Palm Oil Reaches 3,500 Ringgit for First Time in 28 Months

Palm oil advanced to 3,500 ringgit ($1,110) a metric ton for the first time since July 2008 as an increase in shipments from the biggest producers boosted optimism that demand remains strong amid low supplies.

The February-delivery contract rose as much as 2.6 percent to 3,500 ringgit on the Malaysia Derivatives Exchange and closed at 3,486 ringgit, the highest price since July 15, 2008. Futures climbed 11 percent in November, the fifth monthly increase.

Exports from Malaysia climbed 11.7 percent to 1.51 million tons in November from the previous month, surveyor Intertek said yesterday. Shipments rose to 1.56 million tons, Societe Generale de Surveillance said. Sales from Indonesia climbed 13 percent to 1.45 million tons in October from a year earlier, the Indonesian Palm Oil Association said Nov. 25. The two countries represent about 90 percent of global output.

“Encouraging export figures from Malaysia is a positive sign that demand isn’t subsiding,” Ker Chung Yang, an analyst at Phillip Futures Pte., said by phone from Singapore.

Output in Indonesia may decline this year to 21.8 million tons, less than 22.5 million tons forecast previously, on lower yields, the China National Grain & Oils Information Center said on Nov. 29, citing OilWorld, an industry publication.

Stockpiles in Malaysia may not be enough to meet demand during the Lunar New Year holiday in February, according to Arhnue Tan, a senior analyst at ECM Libra Capital Sdn.

“There are some supply concerns in Malaysia, which should probably keep prices strong into early next year,” Tan said.

Malaysia’s production fell 1 percent to 14.3 million tons in the first 10 months of the year, according to data from the nation’s palm oil board. Output this year may total about 17.6 million tons, Plantation Industries and Commodities Minister Bernard Dompok said Nov. 17.

‘Downward Pressure’

Still, a recovery in palm and soybean oils production in 2011 “may put downward pressure on prices” said Siti Rudziah Salikin, an analyst at Standard & Poor’s Equity Research Services. Strong demand from China and India will help limit the downside, according to the report.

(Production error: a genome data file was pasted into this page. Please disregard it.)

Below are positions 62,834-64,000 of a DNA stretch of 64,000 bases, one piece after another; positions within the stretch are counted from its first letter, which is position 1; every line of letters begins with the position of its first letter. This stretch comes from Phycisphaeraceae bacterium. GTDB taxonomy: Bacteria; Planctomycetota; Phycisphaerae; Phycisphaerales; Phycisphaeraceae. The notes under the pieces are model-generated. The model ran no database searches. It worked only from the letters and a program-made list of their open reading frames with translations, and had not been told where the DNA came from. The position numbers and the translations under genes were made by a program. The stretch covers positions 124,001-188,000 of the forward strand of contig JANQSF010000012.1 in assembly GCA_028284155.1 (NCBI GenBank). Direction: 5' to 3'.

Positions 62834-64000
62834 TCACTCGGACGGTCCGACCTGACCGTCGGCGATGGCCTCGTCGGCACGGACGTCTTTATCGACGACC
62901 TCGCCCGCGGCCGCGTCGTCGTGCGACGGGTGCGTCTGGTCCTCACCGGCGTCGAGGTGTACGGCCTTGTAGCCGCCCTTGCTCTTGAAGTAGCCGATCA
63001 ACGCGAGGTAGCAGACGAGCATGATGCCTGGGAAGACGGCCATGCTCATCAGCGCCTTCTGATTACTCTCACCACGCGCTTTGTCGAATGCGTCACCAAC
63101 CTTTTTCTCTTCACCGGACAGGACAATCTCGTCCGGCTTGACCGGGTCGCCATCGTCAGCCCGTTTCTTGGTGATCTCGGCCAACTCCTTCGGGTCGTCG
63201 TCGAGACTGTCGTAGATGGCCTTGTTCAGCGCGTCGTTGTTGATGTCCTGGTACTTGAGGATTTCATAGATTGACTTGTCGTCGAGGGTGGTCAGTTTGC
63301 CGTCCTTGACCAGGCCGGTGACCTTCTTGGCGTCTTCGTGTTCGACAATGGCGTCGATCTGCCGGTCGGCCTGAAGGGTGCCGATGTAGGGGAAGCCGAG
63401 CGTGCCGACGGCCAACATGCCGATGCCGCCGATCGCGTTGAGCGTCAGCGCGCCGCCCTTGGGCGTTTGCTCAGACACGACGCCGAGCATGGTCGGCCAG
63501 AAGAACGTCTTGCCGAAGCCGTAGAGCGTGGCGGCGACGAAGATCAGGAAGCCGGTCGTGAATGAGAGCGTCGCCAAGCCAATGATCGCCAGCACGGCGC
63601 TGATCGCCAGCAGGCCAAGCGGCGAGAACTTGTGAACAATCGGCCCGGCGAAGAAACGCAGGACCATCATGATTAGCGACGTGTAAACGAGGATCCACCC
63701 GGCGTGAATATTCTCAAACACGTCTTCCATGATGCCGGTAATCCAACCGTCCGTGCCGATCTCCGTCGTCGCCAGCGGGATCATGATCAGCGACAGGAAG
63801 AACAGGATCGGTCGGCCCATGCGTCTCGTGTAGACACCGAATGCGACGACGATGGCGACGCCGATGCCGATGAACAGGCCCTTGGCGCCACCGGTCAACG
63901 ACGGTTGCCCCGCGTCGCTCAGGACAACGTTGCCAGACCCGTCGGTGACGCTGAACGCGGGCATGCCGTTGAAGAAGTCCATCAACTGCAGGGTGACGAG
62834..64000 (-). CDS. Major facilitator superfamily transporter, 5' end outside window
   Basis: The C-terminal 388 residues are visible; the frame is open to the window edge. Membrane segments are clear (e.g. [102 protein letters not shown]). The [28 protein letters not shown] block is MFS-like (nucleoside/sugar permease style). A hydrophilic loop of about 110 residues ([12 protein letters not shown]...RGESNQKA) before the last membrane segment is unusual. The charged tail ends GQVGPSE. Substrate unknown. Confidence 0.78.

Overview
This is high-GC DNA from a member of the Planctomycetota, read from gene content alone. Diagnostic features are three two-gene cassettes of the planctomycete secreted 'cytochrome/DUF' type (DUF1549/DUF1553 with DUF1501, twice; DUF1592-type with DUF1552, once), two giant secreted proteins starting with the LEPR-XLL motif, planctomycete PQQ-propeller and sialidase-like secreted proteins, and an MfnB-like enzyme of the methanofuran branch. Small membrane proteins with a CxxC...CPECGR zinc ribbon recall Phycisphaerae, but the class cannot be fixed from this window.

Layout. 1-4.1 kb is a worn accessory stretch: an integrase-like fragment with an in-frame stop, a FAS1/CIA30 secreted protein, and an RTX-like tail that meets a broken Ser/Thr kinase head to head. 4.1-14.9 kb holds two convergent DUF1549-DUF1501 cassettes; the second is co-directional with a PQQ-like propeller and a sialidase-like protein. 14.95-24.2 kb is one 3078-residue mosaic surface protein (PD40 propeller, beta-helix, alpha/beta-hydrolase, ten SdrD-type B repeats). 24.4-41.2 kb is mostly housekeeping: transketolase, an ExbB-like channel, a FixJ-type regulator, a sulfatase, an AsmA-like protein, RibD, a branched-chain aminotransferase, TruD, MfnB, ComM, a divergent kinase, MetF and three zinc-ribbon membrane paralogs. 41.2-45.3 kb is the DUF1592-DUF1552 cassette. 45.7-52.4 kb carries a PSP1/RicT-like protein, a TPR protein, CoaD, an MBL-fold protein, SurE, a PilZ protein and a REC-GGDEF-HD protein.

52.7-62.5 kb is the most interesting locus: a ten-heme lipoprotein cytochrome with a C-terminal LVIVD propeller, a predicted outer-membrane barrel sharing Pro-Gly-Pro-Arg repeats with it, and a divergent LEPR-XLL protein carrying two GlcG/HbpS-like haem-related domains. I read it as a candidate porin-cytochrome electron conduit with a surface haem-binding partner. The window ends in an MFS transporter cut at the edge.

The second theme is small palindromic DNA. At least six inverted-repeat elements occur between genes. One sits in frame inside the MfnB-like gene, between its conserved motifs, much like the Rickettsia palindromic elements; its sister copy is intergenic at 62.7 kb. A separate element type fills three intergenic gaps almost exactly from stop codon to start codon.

Palm oil may average 3,000 ringgit in the quarter ending December and 2,800 ringgit in 2011, the report said.

Dry weather in South America, especially Argentina, could affect soybean crops, supporting the palm oil market, Phillip Futures’ Ker said. The two cooking oils are direct substitutes.

January-delivery soybean oil climbed as much as 1.2 percent to 51.63 cents a pound in after-hours trading in Chicago, while soybeans for January delivery advanced as much as 1 percent to $12.5550 a bushel.

China, the world’s biggest cooking-oil user, has ordered four suppliers including Wilmar International Ltd. and Cofco Ltd. not to lift product prices to help slow inflation, the National Business Daily said, citing people it didn’t identify.

September-delivery palm oil on the Dalian exchange climbed 1.6 percent to 8,984 yuan ($1,348) a ton, the highest closing price since Nov. 15, and soybean oil for delivery in the same month advanced 1.1 percent to 9,628 yuan a ton, a two-week high.

CME Group Inc.’s March palm oil contract fell as much as 1.4 percent to $1,077.25 a ton. Futures jumped 6.4 percent yesterday, the most since the contract began trading in May.

To contact the reporters on this story: Supunnabul Suwannakij in Bangkok at ssuwannakij@bloomberg.net Thomas Kutty Abraham in Mumbai at tabraham4@bloomberg.net.

To contact the editor responsible for this story: James Poole at jpoole4@bloomberg.net

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